So, Isbell surprises with his culturally aware commentary and ability to criticize dehumanizing forces and his own place in this complex and challenging world, not the expected beer commercial/girl in tight jeans fodder country radio continues to force feed the masses. Isbell also addresses that modern malady in the cathartic rocker, “Anxiety,” and also delivers two of the most unique and literate love songs that come to mind. “If We Were Vampires” mourns the fact that he and his love may only get “forty years together” before one of them dies, that explains his need to hold on to her hand and give her “every second I can find, and hope that it isn’t me who’s left behind.” “Molotov” acknowledges that he’s forsaken his foolish teenage promise to himself to burn out rather than fade away, acknowledging that it’s not so bad to ride through this world at a more sensible pace when you’re accompanied by “a brown-eyed girl who rode with me through this mean old world.”

On the whole, when Isbell let’s The 400 Unit loose they rock hard and well, more intense than most everything on Something More Than Free, living up to their name, taken from the psych ward of the hospital near Muscles Shoals where Isbell grew up in Alabama. That location, near to the world famous recording studio, suggests the soulfulness, the authentic lyrical intensity and musical depth that flows through this album’s musical endeavors. With his wife Amanda Shires on fiddle, Drivin’ N Cryin’ guitarist Sadler Vaden, and Derry DeBorja (formerly of Son Volt) on keyboards, it’s worth mentioning that they offer elegant and satisfying contributions to even on the quieter material, playing with artful restraint and melodic clarity.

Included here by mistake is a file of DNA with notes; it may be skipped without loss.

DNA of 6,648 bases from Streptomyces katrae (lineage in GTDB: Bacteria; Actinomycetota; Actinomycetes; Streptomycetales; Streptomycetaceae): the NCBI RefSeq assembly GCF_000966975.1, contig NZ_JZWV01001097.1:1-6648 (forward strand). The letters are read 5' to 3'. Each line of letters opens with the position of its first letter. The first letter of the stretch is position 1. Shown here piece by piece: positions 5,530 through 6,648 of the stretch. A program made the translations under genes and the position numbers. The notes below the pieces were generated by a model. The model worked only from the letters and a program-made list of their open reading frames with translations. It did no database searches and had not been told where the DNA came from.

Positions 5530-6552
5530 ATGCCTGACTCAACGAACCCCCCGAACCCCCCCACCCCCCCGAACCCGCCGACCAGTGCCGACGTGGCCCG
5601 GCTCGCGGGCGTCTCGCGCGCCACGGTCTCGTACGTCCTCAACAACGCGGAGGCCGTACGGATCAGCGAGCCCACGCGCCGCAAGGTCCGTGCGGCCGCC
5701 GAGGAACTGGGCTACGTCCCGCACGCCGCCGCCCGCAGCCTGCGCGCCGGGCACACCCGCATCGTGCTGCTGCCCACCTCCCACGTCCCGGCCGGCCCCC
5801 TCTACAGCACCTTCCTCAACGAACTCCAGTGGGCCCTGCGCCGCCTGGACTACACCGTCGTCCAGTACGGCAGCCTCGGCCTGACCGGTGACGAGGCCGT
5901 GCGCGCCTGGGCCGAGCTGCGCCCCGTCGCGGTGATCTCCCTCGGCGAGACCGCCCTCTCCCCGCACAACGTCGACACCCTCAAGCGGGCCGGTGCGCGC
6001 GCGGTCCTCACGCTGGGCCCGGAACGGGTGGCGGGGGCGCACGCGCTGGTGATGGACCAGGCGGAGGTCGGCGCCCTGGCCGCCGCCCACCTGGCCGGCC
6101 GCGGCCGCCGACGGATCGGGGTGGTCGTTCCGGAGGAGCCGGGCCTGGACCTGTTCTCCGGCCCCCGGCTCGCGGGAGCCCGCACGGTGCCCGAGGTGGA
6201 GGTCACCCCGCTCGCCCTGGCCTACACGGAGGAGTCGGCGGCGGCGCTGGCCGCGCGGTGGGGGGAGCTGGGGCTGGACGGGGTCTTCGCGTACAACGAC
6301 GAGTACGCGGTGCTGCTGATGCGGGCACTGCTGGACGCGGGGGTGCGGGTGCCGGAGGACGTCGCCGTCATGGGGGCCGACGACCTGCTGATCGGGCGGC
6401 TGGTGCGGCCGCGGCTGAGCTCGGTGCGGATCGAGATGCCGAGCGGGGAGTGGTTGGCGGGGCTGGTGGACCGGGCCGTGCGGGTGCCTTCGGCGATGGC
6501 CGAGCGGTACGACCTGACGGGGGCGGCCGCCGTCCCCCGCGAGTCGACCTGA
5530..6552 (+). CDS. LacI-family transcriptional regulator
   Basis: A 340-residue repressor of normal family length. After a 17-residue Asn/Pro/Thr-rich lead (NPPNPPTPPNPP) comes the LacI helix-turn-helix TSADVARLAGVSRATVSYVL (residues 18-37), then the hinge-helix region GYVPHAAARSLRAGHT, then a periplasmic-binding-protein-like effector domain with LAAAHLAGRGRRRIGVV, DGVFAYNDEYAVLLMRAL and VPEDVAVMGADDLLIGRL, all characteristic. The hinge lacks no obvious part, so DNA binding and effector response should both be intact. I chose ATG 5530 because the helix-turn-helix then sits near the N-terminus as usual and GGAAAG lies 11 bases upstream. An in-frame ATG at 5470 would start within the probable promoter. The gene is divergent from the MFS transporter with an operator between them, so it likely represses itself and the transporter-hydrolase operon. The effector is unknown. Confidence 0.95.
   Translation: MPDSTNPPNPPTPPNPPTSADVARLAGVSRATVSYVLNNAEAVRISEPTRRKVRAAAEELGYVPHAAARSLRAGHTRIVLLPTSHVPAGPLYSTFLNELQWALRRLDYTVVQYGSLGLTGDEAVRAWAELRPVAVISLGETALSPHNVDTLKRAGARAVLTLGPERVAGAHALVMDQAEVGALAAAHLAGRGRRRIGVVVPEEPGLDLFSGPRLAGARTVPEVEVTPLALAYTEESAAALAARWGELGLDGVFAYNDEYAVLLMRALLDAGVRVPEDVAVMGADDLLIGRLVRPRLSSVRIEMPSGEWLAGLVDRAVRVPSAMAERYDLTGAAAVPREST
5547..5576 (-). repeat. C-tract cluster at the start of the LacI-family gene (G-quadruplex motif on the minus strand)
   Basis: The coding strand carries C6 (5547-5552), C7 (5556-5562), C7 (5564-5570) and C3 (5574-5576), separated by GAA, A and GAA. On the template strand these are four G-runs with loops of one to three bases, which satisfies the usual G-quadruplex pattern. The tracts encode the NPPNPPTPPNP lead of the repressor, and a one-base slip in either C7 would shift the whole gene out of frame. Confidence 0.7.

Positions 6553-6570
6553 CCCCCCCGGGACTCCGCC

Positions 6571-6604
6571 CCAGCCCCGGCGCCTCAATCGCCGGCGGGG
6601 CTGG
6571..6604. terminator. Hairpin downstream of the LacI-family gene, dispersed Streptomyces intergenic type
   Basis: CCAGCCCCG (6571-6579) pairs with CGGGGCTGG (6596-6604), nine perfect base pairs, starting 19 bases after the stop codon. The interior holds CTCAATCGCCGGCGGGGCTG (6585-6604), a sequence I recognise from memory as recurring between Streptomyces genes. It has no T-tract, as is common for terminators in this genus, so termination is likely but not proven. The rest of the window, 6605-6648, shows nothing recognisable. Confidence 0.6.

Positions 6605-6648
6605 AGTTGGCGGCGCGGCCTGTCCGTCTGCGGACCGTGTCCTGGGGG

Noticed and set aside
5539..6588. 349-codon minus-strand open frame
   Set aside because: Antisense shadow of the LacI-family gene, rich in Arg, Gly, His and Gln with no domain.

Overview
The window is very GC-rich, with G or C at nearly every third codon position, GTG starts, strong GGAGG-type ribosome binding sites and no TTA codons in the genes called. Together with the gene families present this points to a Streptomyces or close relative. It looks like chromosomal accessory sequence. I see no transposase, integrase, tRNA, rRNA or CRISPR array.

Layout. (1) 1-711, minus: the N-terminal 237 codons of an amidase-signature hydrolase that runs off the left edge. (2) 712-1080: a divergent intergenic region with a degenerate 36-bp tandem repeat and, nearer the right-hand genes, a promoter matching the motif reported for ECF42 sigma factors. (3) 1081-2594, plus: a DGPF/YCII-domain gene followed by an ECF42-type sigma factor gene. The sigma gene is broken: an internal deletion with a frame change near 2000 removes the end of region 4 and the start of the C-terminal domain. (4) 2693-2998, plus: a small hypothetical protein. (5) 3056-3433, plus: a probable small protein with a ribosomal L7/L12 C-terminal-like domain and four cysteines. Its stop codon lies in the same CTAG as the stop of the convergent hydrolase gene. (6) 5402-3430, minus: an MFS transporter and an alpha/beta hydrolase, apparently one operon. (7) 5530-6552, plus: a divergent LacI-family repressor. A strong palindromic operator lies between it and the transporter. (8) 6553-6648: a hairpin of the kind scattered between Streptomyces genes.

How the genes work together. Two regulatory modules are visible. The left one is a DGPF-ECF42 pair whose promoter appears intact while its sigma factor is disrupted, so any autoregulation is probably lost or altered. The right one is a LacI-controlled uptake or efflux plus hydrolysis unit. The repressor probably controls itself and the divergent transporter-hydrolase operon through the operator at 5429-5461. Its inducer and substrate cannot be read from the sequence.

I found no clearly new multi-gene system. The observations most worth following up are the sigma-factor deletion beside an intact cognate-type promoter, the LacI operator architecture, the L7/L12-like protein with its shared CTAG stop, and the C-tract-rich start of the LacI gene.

The album closes with two songs that serve as benedictions. There’s the pop rock anthem of “Hope the High Road,” which explains why he chooses to take a positive tack even though he knows folk are “uninspired and likely mad as hell.” He sings, “last year was a son of a bitch for nearly everyone we know. But I ain’t fighting with you down in the ditch. I’ll meet you up here on the road…” which “leads you home to a world you want to live in.”